Aerospace Corp.
UC Berkeley
U of Houston
U of Washington
MINI ature S pectrometer
2003 and 2005 Antarctic Balloon Campaigns






Launch of MINIS test balloon at McMurdo Station, Antarctica

On December 15, 2003 the MINIS (MINIature Spectrometer) test balloon was launched from Williams Field, McMurdo Station Antarctica. This was an engineering flight to test a suite of small instruments, the flight control computer, and an Iridium modem-based telemetry system.

Project Status

Test flight altitude profile

March 2004: analyzing test flight data and building new instruments

The MINIS test flight was launched at 17:40 UTC Monday December 15, 2003 (local time 10:40 AM Tuesday December 16, 2003). The payload mass was about 40 kg and was carried by a 500,000 cubic foot helium balloon. The goal was to lift the payload to 30 km altitude where it would ride winds westward around Antarctica for about 5 days and collect data.

In the plot at left, time units are hours after payload power was applied. Launch is at 1 hour. After ascending through the tropopause to about 14km the balloon failed and quickly descended. The payload landed on Mount Discovery where it was dragged for some hours by the huge sail of the balloon. Eventually, enough parts broke off that the balloon-payload combination became buoyant, and it rose from the mountain. That this data is present demonstrates the telemetry system, GPS receiver, flight computer, and power system continued to work after the unexpected descent and dragging episode. The aspect magnetometer, sun sensors, x-ray spectrometer, and temperature sensors also continued to function. Other instrument data is still being examined. Neither the balloon nor payload were recovered.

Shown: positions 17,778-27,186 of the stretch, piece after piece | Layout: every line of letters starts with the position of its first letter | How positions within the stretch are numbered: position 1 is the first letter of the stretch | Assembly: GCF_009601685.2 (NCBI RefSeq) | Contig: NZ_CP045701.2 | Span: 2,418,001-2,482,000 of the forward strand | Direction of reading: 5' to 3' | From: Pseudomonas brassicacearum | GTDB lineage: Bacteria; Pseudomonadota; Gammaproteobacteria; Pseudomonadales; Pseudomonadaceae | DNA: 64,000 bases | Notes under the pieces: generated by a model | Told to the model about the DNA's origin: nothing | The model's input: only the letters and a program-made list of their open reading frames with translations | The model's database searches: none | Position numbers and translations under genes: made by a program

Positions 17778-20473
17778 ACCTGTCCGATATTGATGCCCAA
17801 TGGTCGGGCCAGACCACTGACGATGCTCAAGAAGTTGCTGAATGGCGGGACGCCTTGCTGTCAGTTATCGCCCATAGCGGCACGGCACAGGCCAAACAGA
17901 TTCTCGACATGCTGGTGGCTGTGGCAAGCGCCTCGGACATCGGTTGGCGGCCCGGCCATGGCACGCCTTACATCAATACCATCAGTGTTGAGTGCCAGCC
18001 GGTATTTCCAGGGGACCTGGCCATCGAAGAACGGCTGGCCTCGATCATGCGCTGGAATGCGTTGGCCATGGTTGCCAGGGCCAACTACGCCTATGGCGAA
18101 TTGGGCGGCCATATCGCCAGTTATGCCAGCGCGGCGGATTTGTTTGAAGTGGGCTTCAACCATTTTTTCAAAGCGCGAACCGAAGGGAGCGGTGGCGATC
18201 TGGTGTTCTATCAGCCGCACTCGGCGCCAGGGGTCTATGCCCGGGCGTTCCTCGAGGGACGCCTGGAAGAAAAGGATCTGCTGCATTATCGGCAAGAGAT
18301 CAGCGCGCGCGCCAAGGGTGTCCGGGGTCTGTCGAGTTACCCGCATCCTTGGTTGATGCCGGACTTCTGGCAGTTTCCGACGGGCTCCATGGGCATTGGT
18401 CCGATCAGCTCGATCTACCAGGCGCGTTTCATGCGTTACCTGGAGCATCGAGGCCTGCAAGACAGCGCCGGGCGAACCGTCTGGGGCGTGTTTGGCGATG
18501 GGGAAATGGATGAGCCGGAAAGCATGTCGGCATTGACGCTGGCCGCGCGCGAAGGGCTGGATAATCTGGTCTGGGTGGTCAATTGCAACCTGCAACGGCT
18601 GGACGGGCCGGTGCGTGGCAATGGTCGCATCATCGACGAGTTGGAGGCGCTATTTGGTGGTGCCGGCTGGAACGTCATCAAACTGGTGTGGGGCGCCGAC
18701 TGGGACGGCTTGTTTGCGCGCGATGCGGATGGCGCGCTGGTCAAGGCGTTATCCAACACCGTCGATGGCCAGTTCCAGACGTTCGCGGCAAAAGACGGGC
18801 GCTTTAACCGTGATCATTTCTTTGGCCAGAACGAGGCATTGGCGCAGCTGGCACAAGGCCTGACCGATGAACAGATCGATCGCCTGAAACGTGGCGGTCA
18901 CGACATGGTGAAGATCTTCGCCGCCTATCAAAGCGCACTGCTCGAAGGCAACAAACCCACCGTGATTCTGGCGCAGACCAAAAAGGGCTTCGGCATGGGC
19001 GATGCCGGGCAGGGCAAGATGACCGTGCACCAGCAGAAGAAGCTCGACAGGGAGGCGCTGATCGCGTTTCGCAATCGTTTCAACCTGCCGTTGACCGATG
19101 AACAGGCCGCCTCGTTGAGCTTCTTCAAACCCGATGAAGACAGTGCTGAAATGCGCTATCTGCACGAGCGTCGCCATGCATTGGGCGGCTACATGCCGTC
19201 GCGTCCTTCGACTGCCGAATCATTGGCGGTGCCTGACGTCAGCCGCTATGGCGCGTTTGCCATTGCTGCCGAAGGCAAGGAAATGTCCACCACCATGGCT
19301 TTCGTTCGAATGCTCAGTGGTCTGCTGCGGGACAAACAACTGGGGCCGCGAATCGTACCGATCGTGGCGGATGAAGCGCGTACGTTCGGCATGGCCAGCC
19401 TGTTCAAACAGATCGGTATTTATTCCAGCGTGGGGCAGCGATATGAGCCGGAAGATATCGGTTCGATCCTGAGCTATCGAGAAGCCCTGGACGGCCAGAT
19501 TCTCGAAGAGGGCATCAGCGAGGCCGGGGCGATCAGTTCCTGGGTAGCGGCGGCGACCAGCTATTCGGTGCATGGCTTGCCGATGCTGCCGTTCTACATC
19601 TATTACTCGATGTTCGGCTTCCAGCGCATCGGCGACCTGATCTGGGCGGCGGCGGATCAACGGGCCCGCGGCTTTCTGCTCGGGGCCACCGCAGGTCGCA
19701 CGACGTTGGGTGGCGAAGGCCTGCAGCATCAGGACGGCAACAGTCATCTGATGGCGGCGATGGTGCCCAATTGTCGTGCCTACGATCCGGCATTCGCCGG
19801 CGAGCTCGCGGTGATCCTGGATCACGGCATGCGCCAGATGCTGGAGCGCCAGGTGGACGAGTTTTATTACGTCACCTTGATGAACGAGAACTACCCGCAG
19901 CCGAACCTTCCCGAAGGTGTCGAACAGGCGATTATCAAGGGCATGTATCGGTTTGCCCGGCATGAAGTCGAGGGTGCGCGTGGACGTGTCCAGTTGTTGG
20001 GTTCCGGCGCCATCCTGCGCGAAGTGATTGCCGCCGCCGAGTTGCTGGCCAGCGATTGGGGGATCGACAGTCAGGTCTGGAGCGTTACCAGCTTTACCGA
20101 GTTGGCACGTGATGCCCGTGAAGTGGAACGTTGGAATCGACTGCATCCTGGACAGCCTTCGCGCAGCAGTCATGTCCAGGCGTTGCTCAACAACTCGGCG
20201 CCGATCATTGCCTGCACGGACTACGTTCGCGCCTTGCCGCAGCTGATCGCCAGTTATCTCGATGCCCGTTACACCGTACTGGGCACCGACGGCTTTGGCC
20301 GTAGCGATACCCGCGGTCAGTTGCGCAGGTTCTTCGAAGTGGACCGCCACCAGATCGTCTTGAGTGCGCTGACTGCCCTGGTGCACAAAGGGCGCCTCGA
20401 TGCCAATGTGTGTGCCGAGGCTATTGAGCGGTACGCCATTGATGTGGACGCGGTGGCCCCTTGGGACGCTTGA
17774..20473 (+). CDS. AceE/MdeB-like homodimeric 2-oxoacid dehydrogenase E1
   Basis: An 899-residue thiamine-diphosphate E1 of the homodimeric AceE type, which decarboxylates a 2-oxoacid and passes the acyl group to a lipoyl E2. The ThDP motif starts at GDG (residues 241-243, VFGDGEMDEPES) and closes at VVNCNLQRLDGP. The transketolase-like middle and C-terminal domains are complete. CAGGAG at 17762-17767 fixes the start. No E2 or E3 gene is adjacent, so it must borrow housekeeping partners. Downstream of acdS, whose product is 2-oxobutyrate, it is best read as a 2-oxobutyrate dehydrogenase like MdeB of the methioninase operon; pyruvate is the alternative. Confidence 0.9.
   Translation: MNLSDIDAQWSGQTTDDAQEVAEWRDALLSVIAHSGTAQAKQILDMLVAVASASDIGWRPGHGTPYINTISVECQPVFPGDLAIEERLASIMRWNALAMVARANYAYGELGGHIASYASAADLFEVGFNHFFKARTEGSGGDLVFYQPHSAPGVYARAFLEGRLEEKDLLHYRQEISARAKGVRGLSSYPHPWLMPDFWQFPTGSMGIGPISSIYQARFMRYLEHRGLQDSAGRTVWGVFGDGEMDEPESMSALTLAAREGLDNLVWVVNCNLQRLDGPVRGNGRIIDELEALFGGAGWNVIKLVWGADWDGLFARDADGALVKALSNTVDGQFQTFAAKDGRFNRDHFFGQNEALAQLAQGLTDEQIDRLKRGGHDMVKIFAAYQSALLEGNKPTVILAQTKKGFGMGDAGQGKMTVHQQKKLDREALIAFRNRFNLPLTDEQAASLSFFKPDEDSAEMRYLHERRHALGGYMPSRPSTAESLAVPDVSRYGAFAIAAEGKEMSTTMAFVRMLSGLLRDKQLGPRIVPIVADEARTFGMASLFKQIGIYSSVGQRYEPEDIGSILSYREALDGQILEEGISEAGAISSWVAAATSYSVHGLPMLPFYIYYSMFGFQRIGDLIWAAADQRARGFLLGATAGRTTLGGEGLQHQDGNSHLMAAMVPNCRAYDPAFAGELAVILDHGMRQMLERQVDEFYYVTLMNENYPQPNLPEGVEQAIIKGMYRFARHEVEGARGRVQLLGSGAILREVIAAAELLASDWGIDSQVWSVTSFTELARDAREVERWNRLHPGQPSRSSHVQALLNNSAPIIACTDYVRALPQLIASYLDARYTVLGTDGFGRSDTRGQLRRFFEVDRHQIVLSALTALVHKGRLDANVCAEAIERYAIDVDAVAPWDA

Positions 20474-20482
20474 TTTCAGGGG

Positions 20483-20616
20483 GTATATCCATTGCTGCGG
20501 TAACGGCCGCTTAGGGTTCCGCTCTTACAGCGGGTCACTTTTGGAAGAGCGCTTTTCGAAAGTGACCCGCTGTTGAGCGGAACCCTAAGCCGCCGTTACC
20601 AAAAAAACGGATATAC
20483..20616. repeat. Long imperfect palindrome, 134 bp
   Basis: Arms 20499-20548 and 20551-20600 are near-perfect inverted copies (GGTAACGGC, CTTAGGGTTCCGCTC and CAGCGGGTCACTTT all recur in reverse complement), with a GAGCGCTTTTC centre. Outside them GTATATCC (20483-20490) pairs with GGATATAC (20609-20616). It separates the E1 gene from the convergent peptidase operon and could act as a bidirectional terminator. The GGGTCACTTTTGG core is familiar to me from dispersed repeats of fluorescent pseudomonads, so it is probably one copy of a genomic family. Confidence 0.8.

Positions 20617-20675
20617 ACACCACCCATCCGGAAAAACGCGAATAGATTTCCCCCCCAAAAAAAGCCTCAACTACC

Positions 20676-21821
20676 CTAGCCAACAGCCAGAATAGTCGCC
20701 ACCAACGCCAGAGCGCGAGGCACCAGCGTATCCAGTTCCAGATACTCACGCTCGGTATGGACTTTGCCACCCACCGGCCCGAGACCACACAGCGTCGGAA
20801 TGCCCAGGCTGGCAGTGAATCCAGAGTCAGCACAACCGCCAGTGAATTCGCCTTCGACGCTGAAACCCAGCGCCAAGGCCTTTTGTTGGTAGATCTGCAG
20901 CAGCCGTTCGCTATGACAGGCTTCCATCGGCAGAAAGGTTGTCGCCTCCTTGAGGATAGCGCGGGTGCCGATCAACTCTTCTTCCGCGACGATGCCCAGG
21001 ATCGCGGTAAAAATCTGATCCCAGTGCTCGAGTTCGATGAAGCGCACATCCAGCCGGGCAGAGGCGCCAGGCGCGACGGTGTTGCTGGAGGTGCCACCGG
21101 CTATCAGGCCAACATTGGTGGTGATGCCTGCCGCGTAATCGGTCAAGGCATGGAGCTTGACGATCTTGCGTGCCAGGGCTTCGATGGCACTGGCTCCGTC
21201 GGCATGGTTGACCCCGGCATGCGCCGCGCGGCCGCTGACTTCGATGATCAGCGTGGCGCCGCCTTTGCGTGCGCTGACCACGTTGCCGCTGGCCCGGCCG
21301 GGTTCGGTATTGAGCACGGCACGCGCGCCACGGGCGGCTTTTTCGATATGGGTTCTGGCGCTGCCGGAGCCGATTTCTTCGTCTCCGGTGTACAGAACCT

More data from the test flight will be available from this page.
Download x-ray spectra (5MB pdf)
Download payload rotation data (340KB pdf)
Download temperature profile (530KB pdf)

Notes on the MINIS project

The MINIS project is an effort to understand the size, frequency and mechanisms of relativistic electron precipitation from the magnetosphere into the ionosphere. It is the next step in an ongoing effort. The MINIS approach differs in emphasis and method from its predecessor experiment (MAXIS). A different instrument package, which includes electric and magnetic field sensors, will look for electromagnetic indications of magnetospheric waves which might be responsible for scattering relativistic electron out of their repetitive motions in the magnetosphere and down into Earth's atmosphere. The MINIS campaign will employ 4 balloons with staggered launches in order to extend the longitudinal range over which relativistic electron precipitation is observed. These balloons will be hand-launched by graduate students from the South African Antarctic station, SANAE, in January 2005. University of Washington is contributing electric field instrument components (Bob Holzworth and Michael Kokorowski) and x-ray spectrometers (Michael McCarthy and Erin Lay) to the balloon payloads. Michael Kokorowski will also travel to SANAE to launch the balloons.

Dept. of Earth and Space Sciences Homepage
Updated Nov 2011